— Deep Down, a Tale of the Cornish Mines • R.M. Ballantyne

... oppressive in London the other day that a taxi-driver at Euston Station was seen to go up to a pedestrian and ask him if he could do with a ride. He was eventually pinned down by some colleagues and handed over to ...
— Punch, or the London Charivari, Vol. 156, June 11, 1919 • Various

... being urged that motor charabancs should be required to carry a special form of hooter, to be sounded only when there is no room for a vehicle coming in the other direction to pass. A more elaborate system of signals is also suggested, notably two short squawks and a long groan, to signify "My pedestrian, I think." ...
— Punch, or the London Charivari, Vol. 159, August 4th, 1920 • Various

... groping from their goal! Woman has not her true place, because she—because man—has not yet learned the full extent and importance of her mission. These innovators would seek to restore, by driving her entirely from that mission; as though some unlucky pedestrian, shoved from the security of the side-walk, should in his consternation seek to remedy matters, by rushing into the thickest thoroughfare of hoofs and wheels. Woman will reach the greatest height of which she is capable—the greatest, perhaps, of which ...
— Southern Literature From 1579-1895 • Louise Manly

... we raise an objection on the manifest improbability of this vigilant observer, a convalescent too, being able to keep upon his legs, running or walking, the whole of the night and of the next day, (to say nothing of the pedestrian powers of the old man.) In a picture of this kind, a moral idea is sought to be portrayed by imaginary incidents purposely exaggerated. The mind passing immediately from these incidents to the idea they convey, regards them as little more than a mode ...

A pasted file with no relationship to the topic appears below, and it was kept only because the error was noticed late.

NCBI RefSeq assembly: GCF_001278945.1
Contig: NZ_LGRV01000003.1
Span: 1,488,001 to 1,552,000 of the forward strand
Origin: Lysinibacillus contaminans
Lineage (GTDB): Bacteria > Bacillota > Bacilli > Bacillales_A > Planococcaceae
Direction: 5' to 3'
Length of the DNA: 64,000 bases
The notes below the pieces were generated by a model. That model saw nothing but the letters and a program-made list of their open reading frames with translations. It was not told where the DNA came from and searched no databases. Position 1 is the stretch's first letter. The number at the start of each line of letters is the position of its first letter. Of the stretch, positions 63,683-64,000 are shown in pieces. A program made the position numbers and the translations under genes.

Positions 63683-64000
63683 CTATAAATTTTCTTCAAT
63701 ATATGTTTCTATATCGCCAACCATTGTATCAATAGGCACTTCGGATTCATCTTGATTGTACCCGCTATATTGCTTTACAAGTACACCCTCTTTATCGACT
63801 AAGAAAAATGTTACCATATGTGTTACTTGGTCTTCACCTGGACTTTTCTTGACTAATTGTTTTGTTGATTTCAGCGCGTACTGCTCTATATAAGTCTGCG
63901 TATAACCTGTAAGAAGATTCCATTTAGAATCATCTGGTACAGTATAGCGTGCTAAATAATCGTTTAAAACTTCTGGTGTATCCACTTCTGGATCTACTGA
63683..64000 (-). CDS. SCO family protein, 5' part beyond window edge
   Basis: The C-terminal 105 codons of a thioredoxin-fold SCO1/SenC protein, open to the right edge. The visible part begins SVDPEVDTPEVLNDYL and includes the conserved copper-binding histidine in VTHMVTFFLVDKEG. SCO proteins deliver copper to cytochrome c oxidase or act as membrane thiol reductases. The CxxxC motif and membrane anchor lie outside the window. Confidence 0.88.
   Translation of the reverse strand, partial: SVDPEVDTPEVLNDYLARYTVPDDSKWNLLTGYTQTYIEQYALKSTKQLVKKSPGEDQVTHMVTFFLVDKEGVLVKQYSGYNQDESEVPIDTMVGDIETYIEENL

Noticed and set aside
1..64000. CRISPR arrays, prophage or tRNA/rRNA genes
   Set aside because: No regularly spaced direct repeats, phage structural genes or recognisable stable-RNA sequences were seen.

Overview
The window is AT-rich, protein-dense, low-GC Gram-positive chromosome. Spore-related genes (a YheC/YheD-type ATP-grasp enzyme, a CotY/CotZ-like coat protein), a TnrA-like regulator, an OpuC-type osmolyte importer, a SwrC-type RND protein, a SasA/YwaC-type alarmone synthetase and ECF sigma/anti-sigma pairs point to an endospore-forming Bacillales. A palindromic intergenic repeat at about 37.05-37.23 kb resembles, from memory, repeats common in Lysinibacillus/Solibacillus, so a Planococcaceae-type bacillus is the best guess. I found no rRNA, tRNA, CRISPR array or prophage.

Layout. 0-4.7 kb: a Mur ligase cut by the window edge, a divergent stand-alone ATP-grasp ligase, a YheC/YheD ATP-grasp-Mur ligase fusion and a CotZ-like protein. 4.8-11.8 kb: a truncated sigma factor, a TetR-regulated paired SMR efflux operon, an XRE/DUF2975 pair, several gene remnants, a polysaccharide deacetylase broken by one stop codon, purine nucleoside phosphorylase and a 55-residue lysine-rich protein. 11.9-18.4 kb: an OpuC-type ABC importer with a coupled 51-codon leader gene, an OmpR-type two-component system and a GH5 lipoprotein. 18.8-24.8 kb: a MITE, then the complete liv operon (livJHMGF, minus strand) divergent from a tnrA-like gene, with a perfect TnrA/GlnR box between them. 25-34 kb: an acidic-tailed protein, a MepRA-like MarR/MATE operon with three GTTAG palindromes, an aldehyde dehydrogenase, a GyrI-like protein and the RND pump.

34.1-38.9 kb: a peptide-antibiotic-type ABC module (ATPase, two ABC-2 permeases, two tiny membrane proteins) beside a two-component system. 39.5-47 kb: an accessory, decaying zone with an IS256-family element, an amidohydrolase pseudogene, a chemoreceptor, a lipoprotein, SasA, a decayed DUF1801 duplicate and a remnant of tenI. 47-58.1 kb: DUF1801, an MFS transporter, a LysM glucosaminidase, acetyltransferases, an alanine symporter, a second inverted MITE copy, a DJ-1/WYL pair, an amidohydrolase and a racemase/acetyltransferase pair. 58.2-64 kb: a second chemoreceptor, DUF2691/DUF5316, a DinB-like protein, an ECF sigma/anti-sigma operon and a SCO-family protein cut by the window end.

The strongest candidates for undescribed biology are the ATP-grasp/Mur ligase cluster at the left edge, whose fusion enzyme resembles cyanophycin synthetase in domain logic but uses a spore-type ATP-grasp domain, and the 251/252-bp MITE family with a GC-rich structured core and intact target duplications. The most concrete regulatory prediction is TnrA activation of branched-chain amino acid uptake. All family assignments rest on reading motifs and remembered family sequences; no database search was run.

— Blackwood's Edinburgh Magazine, Volume 62, Number 385. November, 1847. • Various

... wander through the magnificent grounds, and it is more than probable that the sight of these majestic cedars might have suggested the noble image in this soliloquy. It is only about eight miles from Stratford, within the fair limits of a comfortable pedestrian excursion, and certainly could not but have been an object of deep interest to such a ...
— Sunny Memories Of Foreign Lands, Volume 1 (of 2) • Harriet Elizabeth (Beecher) Stowe

... on the doorstep of the corner house, he raked the street right and left with searching glances, and was somewhat reassured. Apparently he called at an hour when the Boche pickets were off duty; at the moment there was no pedestrian visible within a block's distance on either hand, nobody that he could see skulked in the areas of the old-fashioned brownstone houses ...
— The False Faces • Vance, Louis Joseph

... could be no mistake: some person had passed not long since; and though the tracks led away considerably from the south-easterly direction he had hitherto kept, he turned, without hesitation to follow them, and proceeded as rapidly as possible, in hope of overtaking the solitary pedestrian, whoever he might be. He shouted aloud, he sang some staves of various familiar old songs; but no response from other human voice came, anxiously as he listened for such echo. But the footmarks were before his eyes as tangible evidence; he had got very sharp by ...
— Cedar Creek - From the Shanty to the Settlement • Elizabeth Hely Walshe

... a New York salesman, but just now I am on my vacation—taking a pedestrian tour with knapsack and staff, as you see. The beauty of it is that my salary runs on just as if I were at my post, and will nearly pay all ...
— Driven From Home - Carl Crawford's Experience • Horatio Alger

... nephew, Mr. Jarvis Portheris, who was acquiring German in Heidelberg, told us about it. Mrs. Portheris's nephew was just fourteen and small of his age, but he, too, had selected the lady of his admiration, and was taking regular daily pedestrian exercise in front of her residence. He pointed out the residence, and observed with an enormous frown that "another man" had usurped the pavement in his absence, and was doing it in quick step doubtless to show his ardour. "He's a beastly German ...
— A Voyage of Consolation - (being in the nature of a sequel to the experiences of 'An - American girl in London') • Sara Jeannette Duncan